CAN COVID-19 HARM CHRISTIANS?


     The question arises because some cite texts like Psalm 91:3, 5-7, 10 as a promise that Christians will not be touched by any sickness or pestilence.
 

   “Surely he shall deliver thee from the snare of the fowler, and from the noisome pestilence” (v. 3) “Thou shalt not be afraid... for the pestilence that walketh in darkness; nor for the destruction that wasteth at noonday. A thousand shall fall at thy side, and ten thousand at thy right hand; but it shall not come nigh thee” (vs. 5-7). “There shall no evil befall thee, neither shall any plague come nigh thy dwelling” (v. 10).
 

   Some  post this text over their door or in their home, as if to protect them. This may be well intentioned, but it borders on superstition. It is good to have Scripture texts in the home or workplace, to remind and encourage us, but these do not give us protection. It is certainly true that God can protect those who trust in Him. When the plagues fell on Egypt the children of Israel were protected. During the Tribulation He will seal and protect the 144,000 Jewish evangelists.
    But we should recognize that Psalm 91 does not guarantee that believers will not contract the virus or die. This is part of a larger error, the idea in some circles that Christians, if they have enough faith, cannot be sick. We should remember John 11:3, “Behold, he whom thou lovest is sick.” The Lord can mercifully restore the sick to health, and sometimes does in answer to prayer (Jas. 5:14-15). He healed a great many during His earthly ministry, as a sign that He is the Messiah (Matt. 11:3-5). But the fact is, He does not always see fit to prevent sickness or death. Even medical clinics, pharmacies, hospitals and cemeteries testify that sickness and death are realities. As the Spanish say, "we all die of something."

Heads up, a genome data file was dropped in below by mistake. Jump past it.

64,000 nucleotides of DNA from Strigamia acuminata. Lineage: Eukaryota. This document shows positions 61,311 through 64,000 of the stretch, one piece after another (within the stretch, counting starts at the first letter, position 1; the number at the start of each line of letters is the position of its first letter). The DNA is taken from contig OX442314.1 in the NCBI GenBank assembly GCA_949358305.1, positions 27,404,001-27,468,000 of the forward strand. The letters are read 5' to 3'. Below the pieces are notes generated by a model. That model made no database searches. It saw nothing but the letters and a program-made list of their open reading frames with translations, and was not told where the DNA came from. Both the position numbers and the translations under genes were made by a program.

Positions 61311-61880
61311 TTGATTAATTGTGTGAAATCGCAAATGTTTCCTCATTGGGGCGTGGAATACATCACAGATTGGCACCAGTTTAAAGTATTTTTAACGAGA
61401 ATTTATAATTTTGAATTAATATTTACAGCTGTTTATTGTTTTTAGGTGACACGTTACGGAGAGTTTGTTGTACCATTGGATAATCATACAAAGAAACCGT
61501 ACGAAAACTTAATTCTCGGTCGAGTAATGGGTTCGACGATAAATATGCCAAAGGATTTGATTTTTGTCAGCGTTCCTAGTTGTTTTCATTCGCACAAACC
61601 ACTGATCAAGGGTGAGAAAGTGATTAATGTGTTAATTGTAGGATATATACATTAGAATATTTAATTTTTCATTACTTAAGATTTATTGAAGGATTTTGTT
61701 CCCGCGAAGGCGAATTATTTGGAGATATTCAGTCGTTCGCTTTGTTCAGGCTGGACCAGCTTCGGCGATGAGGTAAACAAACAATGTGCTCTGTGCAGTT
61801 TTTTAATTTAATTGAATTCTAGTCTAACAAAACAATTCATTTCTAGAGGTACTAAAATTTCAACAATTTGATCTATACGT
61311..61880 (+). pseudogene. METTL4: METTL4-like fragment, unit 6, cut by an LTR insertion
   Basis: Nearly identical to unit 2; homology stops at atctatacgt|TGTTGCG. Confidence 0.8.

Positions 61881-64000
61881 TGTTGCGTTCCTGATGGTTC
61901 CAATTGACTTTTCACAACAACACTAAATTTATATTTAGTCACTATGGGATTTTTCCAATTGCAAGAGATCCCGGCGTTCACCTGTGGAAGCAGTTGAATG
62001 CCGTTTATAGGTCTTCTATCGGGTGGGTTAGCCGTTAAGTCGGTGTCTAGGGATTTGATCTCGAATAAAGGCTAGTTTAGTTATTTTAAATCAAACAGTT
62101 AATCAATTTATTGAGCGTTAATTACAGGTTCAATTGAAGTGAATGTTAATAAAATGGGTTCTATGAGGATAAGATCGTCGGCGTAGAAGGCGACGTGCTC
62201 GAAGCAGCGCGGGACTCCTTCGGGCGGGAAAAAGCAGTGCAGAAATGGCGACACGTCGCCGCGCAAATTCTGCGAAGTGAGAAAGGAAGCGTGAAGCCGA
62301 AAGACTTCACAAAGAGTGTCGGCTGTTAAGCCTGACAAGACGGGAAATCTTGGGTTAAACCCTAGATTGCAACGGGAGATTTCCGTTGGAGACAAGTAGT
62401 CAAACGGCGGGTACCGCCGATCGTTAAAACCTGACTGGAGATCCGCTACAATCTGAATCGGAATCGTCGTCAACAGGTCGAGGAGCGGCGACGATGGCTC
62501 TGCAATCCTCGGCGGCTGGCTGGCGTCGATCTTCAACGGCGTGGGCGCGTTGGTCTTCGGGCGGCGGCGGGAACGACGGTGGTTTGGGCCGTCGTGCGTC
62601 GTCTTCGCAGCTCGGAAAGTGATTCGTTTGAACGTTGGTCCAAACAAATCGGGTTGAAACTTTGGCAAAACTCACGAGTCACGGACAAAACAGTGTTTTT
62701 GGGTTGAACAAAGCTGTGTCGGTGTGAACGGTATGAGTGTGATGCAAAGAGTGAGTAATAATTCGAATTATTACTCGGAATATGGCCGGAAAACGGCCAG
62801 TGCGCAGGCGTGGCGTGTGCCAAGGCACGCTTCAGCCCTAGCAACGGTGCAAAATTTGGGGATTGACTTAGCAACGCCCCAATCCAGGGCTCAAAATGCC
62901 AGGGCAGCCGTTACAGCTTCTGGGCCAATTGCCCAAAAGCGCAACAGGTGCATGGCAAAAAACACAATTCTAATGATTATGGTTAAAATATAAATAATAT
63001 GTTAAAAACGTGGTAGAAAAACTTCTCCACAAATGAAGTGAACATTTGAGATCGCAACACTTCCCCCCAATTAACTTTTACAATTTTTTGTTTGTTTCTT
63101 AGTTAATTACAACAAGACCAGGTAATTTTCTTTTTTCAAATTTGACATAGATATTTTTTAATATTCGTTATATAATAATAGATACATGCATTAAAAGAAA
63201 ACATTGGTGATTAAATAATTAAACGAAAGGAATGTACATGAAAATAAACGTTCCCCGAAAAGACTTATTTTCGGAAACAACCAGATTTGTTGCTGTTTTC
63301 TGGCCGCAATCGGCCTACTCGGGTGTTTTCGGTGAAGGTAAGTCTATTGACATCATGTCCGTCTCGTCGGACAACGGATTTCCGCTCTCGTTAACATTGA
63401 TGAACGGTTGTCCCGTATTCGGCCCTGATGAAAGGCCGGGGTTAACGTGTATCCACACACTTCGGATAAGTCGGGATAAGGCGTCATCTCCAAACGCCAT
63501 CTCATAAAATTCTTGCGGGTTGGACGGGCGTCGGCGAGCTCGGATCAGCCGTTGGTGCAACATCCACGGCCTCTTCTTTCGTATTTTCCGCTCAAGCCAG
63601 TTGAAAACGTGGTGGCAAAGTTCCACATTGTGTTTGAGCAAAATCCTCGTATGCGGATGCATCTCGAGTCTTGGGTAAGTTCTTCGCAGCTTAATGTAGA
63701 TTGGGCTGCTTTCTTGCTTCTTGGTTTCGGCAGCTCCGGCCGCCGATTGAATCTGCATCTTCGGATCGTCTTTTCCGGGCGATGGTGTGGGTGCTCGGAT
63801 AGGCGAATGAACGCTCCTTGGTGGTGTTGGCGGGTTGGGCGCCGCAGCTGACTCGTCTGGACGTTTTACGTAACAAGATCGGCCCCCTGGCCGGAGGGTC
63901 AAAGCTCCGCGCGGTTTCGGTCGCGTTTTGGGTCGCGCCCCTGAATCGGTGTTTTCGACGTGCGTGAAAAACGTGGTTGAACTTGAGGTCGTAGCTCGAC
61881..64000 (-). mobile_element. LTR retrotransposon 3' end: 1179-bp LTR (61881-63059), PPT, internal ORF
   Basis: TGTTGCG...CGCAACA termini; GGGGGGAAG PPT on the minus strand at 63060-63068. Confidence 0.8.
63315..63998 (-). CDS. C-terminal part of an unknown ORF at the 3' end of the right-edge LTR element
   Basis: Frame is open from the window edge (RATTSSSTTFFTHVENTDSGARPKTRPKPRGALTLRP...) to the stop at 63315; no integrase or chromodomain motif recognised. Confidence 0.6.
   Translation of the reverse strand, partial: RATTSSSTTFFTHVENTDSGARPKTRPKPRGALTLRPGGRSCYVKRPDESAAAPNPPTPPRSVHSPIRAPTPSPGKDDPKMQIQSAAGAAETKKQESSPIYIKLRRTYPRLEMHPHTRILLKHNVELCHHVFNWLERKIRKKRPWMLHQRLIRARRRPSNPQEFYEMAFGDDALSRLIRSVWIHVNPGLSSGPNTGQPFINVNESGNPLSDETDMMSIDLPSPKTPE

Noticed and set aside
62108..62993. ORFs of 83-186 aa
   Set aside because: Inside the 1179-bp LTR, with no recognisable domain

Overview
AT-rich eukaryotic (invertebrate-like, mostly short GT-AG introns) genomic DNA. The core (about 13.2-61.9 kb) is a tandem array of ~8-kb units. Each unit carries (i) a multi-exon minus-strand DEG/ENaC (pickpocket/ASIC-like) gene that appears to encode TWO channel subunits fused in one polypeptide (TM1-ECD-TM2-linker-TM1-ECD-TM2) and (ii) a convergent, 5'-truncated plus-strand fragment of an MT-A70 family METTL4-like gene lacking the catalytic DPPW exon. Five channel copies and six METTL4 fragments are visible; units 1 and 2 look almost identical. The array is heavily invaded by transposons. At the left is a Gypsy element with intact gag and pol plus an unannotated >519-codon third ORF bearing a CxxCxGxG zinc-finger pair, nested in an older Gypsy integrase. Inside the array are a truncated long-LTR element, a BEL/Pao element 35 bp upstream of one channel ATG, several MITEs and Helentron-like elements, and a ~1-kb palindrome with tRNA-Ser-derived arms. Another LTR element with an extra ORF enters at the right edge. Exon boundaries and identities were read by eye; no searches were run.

Christians, and yes, even the Lord’s servants can become sick and even die. Paul left Trophimus sick in Miletum (2 Tim. 4:2). Timothy had frequent infirmities (1 Tim. 5:23). Epaphroditus was “sick nigh unto death” (Phil. 2:27). Paul had a “thorn in the flesh,” (2 Co. 12:7) and the Lord did not remove it but rather taught him to glory in his infirmities (2 Co. 12:9). “Therefore I take pleasure in infirmities, in reproaches, in necessities, in persecutions, in distresses for Christ's sake: for when I am weak, then am I strong” (2 Co. 12:10).
    All the believers who lived in times before ours have died of many different causes, and if the Lord doesn’t come first to rapture us, our time will come. But as believers we have the assurance that in the valley of the shadow of death He walks with us (Psa. 23:4).        
    During this current pandemic, Christians in many countries have been infected and some have died from COVID-19. Just to name a few countries where we know this to be true: Mexico, Honduras, Nicaragua, United States and Spain, and there are certainly others. God is faithful, without a doubt, but His faithfulness and mercy do not circumvent all sickness and death, as we should know by now.
    What should we do? First and most importantly, trust in the Lord, for our lives and times are in His hands, and we live and serve at His pleasure. If we are confined due to restrictions, we should make every effort to redeem the time instead of wasting it like the lost around us. In addition to work in the home, Scripture reading, study and memorization are excellent uses of time. There are many resources available such as recorded Bible studies in audio or video, for our edification. We can write or call to encourage others, and dedicate more time to prayer.
    Secondly, instead of believing that we cannot be infected, we should take all the appropriate measures to prevent it, just as we already do with any other contagious illness. Even when we have a cold, the flu or something like measles or chicken pox we keep our distance from others. How much more should it be so with something as infectious and deadly as COVID-19! Social distancing, conscientious use of masks and care to frequently wash hands and disinfect surfaces are things we all know by now. When someone is infected, quarantine is necessary. To not observe these measures is not a sign of faith, but of ignorance, imprudence and even audacity, as well as lack of brotherly love and consideration of others.
    Finally, we should remember the words of Paul, “Christ shall be magnified in my body, whether it be by life, or by death” (Phil. 1:20). The principle is, live for the Lord, make Him known and glorify Him, in sickness and in health. Even in our death He should also be magnified. To the Romans he wrote: “For whether we live, we live unto the Lord; and whether we die, we die unto the Lord: whether we live therefore, or die, we are the Lord's” (Rom. 14:8).


Carl Knott

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